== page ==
That’s bad news for the A’s and a pitcher they were counting on heavily for the 2020 regular season. The 25-year old dealt with a similar shoulder strain in the spring but recovered after baseball hit the pause button in March. Having another bout of shoulder problems isn’t a great sign, though the A’s certainly are keeping fingers crossed Puk can come back fast after dealing with injury issues since having Tommy John surgery in April 2018.

“I hope’s going to be alright, and that it’s not too serious,” Mike Fiers said in a video conference with reporters. “We could definitely use him this year. We would love to have him. I’m sure it’s hard on him to be set back again. He has been dealing with this for a while, so I hope he can recover and get back to pitching without having to worry about injury.”

Celebrities in the “crowd”

The A’s have done an admirable job filling the sections closest to the field with fan cutouts on sale to the general public. Most of them are of diehards clad in green and gold, showing the loyalty of their relatively small, yet rabid fan base.

If you look carefully, however, there are some celebrities in their midst. Jose Canseco and Dennis Eckersley showed up. So did Vida Blue and Dave Stewart and a number of other A’s legends. Some MLB Network personalities in the crowd as well, and finding those they know could be a fun scavenger hunt/drinking game for fans watching at home wishing they could be here.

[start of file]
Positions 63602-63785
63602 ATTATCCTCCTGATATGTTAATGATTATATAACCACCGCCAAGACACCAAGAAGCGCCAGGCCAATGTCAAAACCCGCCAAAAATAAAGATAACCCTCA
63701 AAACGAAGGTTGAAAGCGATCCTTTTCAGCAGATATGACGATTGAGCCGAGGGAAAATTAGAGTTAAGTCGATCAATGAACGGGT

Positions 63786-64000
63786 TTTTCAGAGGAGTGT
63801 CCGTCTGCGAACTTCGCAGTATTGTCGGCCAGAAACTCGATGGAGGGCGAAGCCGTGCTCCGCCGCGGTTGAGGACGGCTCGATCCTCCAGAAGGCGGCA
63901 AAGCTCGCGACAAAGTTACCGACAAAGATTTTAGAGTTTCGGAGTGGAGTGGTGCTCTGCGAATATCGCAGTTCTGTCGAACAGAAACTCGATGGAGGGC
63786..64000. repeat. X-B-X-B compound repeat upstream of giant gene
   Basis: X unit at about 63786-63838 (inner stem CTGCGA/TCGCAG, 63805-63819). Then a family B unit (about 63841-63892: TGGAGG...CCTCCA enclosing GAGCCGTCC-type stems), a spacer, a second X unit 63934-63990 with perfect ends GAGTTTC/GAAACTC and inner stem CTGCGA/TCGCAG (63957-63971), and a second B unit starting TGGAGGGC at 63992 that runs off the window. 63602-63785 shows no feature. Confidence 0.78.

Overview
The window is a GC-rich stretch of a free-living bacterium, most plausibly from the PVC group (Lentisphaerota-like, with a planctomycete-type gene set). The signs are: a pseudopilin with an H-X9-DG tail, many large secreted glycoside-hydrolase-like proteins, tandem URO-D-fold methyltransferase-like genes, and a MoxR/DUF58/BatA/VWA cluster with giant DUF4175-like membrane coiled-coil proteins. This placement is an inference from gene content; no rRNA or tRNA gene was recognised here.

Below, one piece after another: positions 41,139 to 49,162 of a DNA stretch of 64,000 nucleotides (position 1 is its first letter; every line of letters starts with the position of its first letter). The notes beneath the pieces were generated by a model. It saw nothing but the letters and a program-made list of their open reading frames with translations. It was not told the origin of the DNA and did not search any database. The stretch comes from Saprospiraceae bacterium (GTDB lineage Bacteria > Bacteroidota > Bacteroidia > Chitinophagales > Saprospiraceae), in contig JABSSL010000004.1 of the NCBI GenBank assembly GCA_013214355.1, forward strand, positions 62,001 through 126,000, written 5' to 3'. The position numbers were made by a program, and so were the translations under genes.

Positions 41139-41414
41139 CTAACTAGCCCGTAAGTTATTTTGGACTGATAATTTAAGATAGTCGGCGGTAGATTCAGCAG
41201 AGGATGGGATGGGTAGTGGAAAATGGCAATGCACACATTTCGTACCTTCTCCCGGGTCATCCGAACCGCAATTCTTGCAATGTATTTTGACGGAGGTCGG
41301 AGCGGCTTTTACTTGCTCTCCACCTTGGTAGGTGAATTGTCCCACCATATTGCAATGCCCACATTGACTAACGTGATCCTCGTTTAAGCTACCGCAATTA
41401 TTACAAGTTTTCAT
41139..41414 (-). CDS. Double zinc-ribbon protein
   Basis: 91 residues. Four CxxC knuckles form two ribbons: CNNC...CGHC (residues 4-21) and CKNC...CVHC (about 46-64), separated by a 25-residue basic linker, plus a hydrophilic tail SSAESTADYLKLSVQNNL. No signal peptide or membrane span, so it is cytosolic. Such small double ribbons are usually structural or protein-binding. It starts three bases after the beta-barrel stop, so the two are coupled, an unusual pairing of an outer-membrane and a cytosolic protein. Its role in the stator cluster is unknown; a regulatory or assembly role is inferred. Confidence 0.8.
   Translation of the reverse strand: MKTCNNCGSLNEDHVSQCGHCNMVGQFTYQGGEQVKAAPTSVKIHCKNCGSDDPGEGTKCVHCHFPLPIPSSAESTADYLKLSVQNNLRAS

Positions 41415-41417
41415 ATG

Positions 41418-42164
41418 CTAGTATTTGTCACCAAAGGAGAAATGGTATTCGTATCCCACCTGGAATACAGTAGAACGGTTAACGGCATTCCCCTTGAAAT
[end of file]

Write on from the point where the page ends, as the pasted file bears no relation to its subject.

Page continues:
A's coach Ryan Christenson says apparent Nazi salute was unintentional

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A's coach Ryan Christenson says apparent Nazi salute was unintentional

A's bench coach Ryan Christenson said he "unintentionally" gave a Nazi salute during Oakland's celebratory handshake line after Thursday's win over the Texas Rangers.

"I made a mistake and will not deny it," Christenson said in a statement released by the team. "Today in the dugout I greeted players with a gesture that was offensive. In the world today of [COVID-19] I adapted our elbow bump, which we do after wins, to create some distance with the players. My gesture unintentionally resulted in a racist and horrible salute that I do not believe in. What I did is unacceptable, and I deeply apologize."

The NBC Sports California broadcast showed Christenson raising his right arm with his palm facing down while A's closer Liam Hendriks approached.  Hendriks quickly grabbed Christenson's arm, bending it at the elbow for the coach's "elbow bump" celebration, which he said is done due to MLB's coronavirus safety protocols. Christenson then turned around and repeated the initial gesture.

"No, no straight arm, you have to bend your elbow," Christenson said Hendriks told him in an interview with the San Francisco Chronicle's Susan Slusser, referring to the coach's usual celebration.

"Oh, I see what you mean, oh no, it's like 'Heil Hitler,' " Christenson said after he turned, in his and Hendriks' recounting to Slusser.

The salute, typically followed by exclamations of "Heil Hitler" or "Sieg Heil," was a compulsory tribute to Adolf Hitler within the Nazi Party and, later, all of Germany under the Nazis' rule from 1933 through 1945. Still used by neo-Nazis and white supremacists long after the end of World War II, the Anti-Defamation League says the salute is "the most common white supremacist hand sign in the world."